I looked over the instructions. In fairness to Jeff, I don't get it either. And I suspect we weren't the only ones. The weekly note/newsletter from the teacher included this excerpt:

"We practiced another way to subtract. For example, if you have 13-8 and you separate the 13 into 10 and 3, you can't take 8 away from 3, so you take it away from 10. 10-8 is 2, and 3 more is 5. So 13-8=5."

Huh? The only thing made clear by that explanation is my decision to pursue a career in writing. I suppose there are kids out there who can process math problems better in this way. But to me it seems they're adding a whole lot of unnecessary steps. Whatever happened to stacking the numbers vertically and subtracting first the "ones" column and then the "tens" column?

I looked at Jeff who looked rather glum as he continued to stare at the sheet. I couldn't resist teasing, "You realize you just made the blog?"

"Yeah, whatever. Just don't take my picture."

So that's the good thing that come from this. The bad thing is the realization that next time, I bet it's going to be me trying to figure out how to help AJ with his math homework.

Friday, March 23, 2012

Kindergarten countdown

How excited is Sydney to start kindergarten? Let us count the ways...

She's more excited than all the fruit loops she could string onto two pink pipe cleaners.

And more excited than all the plastic shapes she needed to find to cover up her picture card.

Thursday night was the second in the series of evening events to get kids excited about (or at least comfortable with) kindergarten. The theme this time was math, and so there were plenty of activities relating to counting, shapes and patterns.

Jeff was working, which meant AJ had to come, too. He tried really hard to adapt the cool older kid "been there, done that" attitude, but eventually gave in to the desire to play along with the younger kids. Their math, after all, was way easier than his latest homework assignment. (More on that tomorrow.)

Once I was satisfied that Sydney had participated in enough of the organized activities, I gave her the go ahead to do what she'd been focused on since we walked in the room: play with the My Little Ponies and their house/barn.

As luck would have it, one of Sydney's friends from Cool Kids also was their and also loves Ponies and doll houses, and so soon the two were happily inventing pony dialogues.

Until Greta noticed the stack of stuffed animals in the background. But that was okay, too. Stuffed bunnies love to play and talk with ponies.

What finally lured the girls away? The Candy Land game opened up. Sydney had been eyeing it all evening, but it had always been in use. And this wasn't just any Candy Land game. It was a NEW one, Sydney repeatedly told me. When you open up the board, the path is laid out in more of a vertical design, not horizontal like the one we have at home. And that makes it totally different and way better. Sydney, Greta and Stella (a friend from dance class) happily took turns drawing cards and moving their pieces. It was such a treat to not have to play the game against her. And perhaps best of all was the outcome: clean up time came before the game ended, which means nobody lost.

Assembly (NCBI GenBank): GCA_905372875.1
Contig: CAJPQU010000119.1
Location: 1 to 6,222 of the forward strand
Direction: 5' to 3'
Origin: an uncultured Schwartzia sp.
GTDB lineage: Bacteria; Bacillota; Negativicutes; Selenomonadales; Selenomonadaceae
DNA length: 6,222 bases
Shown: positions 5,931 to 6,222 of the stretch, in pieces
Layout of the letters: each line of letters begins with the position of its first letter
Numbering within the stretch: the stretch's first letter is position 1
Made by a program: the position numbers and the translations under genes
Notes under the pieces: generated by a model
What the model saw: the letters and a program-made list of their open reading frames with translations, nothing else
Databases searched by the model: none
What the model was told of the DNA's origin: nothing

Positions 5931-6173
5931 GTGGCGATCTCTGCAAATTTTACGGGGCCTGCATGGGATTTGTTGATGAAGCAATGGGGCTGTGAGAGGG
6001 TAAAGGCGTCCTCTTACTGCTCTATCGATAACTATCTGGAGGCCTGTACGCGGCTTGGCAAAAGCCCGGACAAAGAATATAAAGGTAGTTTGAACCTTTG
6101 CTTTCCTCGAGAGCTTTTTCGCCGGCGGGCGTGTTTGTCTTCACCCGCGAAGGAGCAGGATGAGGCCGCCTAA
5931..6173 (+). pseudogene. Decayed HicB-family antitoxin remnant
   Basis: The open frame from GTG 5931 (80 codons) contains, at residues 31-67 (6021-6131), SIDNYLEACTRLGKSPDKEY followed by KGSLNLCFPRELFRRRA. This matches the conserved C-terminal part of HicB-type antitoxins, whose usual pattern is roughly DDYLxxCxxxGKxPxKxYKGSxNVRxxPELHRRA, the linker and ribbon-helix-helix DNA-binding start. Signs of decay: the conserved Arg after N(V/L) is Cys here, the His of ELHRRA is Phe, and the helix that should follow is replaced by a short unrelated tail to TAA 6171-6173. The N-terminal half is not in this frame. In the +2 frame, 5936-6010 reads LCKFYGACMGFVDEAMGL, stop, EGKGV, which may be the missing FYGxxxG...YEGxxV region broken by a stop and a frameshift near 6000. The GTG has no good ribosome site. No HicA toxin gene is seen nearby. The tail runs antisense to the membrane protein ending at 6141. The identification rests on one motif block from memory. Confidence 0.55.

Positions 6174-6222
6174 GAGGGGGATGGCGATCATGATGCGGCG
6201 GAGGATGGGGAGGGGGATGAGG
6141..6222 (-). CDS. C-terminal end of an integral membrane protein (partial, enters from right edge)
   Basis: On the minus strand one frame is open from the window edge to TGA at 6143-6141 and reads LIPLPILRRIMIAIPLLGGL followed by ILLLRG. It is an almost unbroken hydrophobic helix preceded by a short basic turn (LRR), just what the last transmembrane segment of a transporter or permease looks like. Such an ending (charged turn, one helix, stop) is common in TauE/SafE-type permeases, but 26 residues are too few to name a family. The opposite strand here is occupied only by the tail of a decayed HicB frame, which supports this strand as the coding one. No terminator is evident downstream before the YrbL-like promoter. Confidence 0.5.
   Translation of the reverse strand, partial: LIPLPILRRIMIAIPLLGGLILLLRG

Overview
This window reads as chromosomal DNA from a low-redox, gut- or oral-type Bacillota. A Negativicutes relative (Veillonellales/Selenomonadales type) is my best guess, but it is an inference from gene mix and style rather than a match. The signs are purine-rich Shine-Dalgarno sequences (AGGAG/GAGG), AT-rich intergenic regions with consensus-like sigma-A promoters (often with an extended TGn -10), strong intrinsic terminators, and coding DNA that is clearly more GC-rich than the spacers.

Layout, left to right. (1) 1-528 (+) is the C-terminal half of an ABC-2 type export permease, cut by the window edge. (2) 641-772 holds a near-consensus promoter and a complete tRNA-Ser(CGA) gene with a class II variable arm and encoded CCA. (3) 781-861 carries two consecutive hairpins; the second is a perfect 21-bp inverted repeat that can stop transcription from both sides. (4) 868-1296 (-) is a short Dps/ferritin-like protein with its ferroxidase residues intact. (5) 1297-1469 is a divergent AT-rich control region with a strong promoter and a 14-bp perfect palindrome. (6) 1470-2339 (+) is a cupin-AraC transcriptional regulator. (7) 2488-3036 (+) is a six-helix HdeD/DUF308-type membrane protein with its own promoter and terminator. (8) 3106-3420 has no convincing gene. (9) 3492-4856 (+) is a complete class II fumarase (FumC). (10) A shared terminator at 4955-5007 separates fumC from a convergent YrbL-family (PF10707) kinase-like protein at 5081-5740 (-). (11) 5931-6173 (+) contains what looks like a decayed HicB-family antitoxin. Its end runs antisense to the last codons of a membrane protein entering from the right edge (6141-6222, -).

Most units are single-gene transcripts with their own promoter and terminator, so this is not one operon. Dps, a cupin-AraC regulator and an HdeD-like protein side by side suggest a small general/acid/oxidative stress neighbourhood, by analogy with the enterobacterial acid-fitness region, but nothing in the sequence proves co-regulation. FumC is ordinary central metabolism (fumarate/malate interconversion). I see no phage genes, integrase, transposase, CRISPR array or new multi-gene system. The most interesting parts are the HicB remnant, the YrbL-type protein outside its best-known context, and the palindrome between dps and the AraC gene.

Thursday, March 22, 2012

Going postal

Who says the art of letter writing is dead? In Sydney's case, the emphasis is on the art, more than the writing.

Note: This photo is sideways - for a reason.
(It's because I can't tell which is the top versus the bottom.)

To my friend Jess, if you're reading this, take note of the above photo and show it to your girls, so that when we see you this weekend you can all nod and smile at Sydney and say, "Yes, we saw your letter." It's her thank you note to you all for finding her missing magic wand.

Sydney mailed it last week.

She thinks.

After finishing her masterpiece, she proudly walked to the end of the driveway and stuck it in the box where our newspaper is delivered. Done! (I recovered it later that evening and have been intending to mail it for real ever since.)

Fast forward to last night. Sydney had been playing outside, then came in asking, "Can I make a letter?"

"Sure. Which letter do you want to make?" I assumed she wanted to write the letters of the alphabet on the driveway. "Do you need some chalk?"

"No. I want to make a letter." she told me, over-enunciating her words to make up for my apparent slowness. "A letter to send to someone."

And so I started pulling out craft supplies. This time, she decided she needed paint.

She carefully completed her masterpiece: a girl holding flowers. (Trust me, they're flowers. They are not balloons. Don't make the same mistake I did. )

And then she applied the finishing touch. She knows that all mail needs a stamp, and so she pulled out some of my rubber stamps and ink, and added lots of stamps.

"Now it needs to dry," she told me, "and then I can mail it."

I'll be sure to check the paper box later today.

Wednesday, March 21, 2012

Spring in our steps